[Cricket] PELLEW, Clarence Everard ('Nip') (1893-1981) and Alban George ('Johnny') MOYES (1893-1963)
'Inter-Collegiate Cricket, 1910. PAC 118 and 209 v SPSC 368 and 191'. An original gelatin silver photograph of the St Peter's College team, victorious to the tune of 232 runs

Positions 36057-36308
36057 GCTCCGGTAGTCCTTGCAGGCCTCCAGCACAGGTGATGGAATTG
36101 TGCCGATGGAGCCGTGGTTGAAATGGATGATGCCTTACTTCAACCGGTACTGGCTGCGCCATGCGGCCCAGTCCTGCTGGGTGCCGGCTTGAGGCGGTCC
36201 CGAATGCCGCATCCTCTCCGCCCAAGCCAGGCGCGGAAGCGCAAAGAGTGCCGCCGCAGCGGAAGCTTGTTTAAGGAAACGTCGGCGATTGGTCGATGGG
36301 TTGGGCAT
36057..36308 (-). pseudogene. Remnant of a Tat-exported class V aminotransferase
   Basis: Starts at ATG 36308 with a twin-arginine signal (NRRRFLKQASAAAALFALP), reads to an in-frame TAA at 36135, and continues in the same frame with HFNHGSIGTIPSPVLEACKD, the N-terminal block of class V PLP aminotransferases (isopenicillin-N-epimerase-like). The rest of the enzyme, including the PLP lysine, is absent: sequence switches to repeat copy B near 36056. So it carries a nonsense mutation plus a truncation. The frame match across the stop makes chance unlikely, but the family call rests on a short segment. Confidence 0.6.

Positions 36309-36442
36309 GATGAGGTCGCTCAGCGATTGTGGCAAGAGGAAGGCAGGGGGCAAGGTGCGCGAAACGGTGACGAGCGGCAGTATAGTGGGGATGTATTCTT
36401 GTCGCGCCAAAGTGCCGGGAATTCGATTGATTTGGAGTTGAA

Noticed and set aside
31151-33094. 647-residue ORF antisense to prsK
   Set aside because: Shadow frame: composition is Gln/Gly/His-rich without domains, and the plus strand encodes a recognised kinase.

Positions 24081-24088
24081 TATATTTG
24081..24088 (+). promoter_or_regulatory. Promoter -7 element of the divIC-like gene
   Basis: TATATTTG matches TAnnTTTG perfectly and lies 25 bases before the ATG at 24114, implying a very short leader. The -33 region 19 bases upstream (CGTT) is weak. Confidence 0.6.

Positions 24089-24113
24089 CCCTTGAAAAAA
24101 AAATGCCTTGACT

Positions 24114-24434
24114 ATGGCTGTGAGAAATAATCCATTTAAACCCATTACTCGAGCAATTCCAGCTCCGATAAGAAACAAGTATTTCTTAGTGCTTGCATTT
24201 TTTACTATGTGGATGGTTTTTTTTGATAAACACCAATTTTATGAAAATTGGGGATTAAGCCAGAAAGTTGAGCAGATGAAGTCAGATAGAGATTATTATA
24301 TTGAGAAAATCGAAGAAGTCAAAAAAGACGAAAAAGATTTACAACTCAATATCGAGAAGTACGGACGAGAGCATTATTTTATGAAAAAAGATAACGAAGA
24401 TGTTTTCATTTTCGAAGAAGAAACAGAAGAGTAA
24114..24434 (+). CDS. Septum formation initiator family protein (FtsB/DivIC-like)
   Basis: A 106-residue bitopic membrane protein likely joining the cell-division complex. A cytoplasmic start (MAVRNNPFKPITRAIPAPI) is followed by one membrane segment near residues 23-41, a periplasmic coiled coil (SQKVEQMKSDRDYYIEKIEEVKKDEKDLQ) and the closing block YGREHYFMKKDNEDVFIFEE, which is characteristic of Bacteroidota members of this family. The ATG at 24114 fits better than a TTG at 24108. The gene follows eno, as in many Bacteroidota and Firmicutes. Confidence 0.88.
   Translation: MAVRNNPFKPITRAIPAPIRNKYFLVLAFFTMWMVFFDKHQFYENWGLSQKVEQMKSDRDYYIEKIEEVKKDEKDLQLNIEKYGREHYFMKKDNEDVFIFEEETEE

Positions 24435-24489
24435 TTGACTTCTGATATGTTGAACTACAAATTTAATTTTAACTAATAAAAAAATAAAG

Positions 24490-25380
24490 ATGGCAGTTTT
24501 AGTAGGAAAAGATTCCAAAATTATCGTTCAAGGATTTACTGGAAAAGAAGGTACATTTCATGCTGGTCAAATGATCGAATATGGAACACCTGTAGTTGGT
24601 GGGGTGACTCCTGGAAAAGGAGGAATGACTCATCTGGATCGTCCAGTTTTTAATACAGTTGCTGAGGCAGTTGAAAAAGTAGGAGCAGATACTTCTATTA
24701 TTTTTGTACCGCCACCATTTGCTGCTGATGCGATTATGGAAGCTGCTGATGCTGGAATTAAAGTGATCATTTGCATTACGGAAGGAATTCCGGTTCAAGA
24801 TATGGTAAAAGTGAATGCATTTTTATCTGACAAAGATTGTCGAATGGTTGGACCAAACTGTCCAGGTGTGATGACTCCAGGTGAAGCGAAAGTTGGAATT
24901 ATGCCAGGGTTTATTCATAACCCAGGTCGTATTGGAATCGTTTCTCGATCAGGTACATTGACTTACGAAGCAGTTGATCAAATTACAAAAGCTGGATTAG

The photograph (218 x 294 mm) is laid down as issued on the original printed mount; the photographer is E. Ziegler, 40 Elizabeth St, Norwood (Ernest Charles Victor Ziegler, active 1879-1925). The photograph and mount are in superb condition, behind glass in the original frame. 'The Advertiser' (11 December 1931) sets the scene for these Inter-Collegiate matches: 'Today the annual cricket match between St Peter's and Prince Alfred Colleges will begin at the Adelaide Oval. Last year the game was played at Prince Alfred College, the first time in the history of the matches [first played in 1878] that the Adelaide Oval was not available. The match is one of the most important cricket events outside first-class matches in South Australia, although in recent years it has failed to [sic] the importance and drawing power of inter-collegiate matches played before the war. Many famous cricketers have graduated from the college teams'. The 1910 SPSC team was no exception; sitting next to each other are C.E. Pellew and Vice-Captain A.G. Moyes. 'Nip' Pellew played for South Australia (1913-14 to 1928-29), the AIF Touring XI (1919 to 1919-20) and Australia (ten Tests in 1920-21). Johnny Moyes, a 'promising young cricketer ... had represented (1912-15) South Australia (making a century on debut), been chosen (1914) for Australia in a tour (cancelled due to World War I) against South Africa, and played for Victoria in 1920. In Sydney, he achieved one of the highest individual scores in grade cricket when he made 218 runs in 83 minutes for the Gordon District Cricket Club in 1922.... he served as a New South Wales selector (1926-27) and wanted (Sir) Donald Bradman to play for the State' (Australian Dictionary of Biography). For many years, he worked as a journalist (including fifteen years as sporting editor of 'The Sun'), and he published thirteen books on cricket. In 1949 he began 'broadcasting sporting sessions for the Australian Broadcasting Commission. In 1950-51 he covered his first Test series, against England. In 1955 he received a full-time contract. As a cricket broadcaster, he became a household name in Australia and New Zealand in the 1950s and early 1960s' (ADB).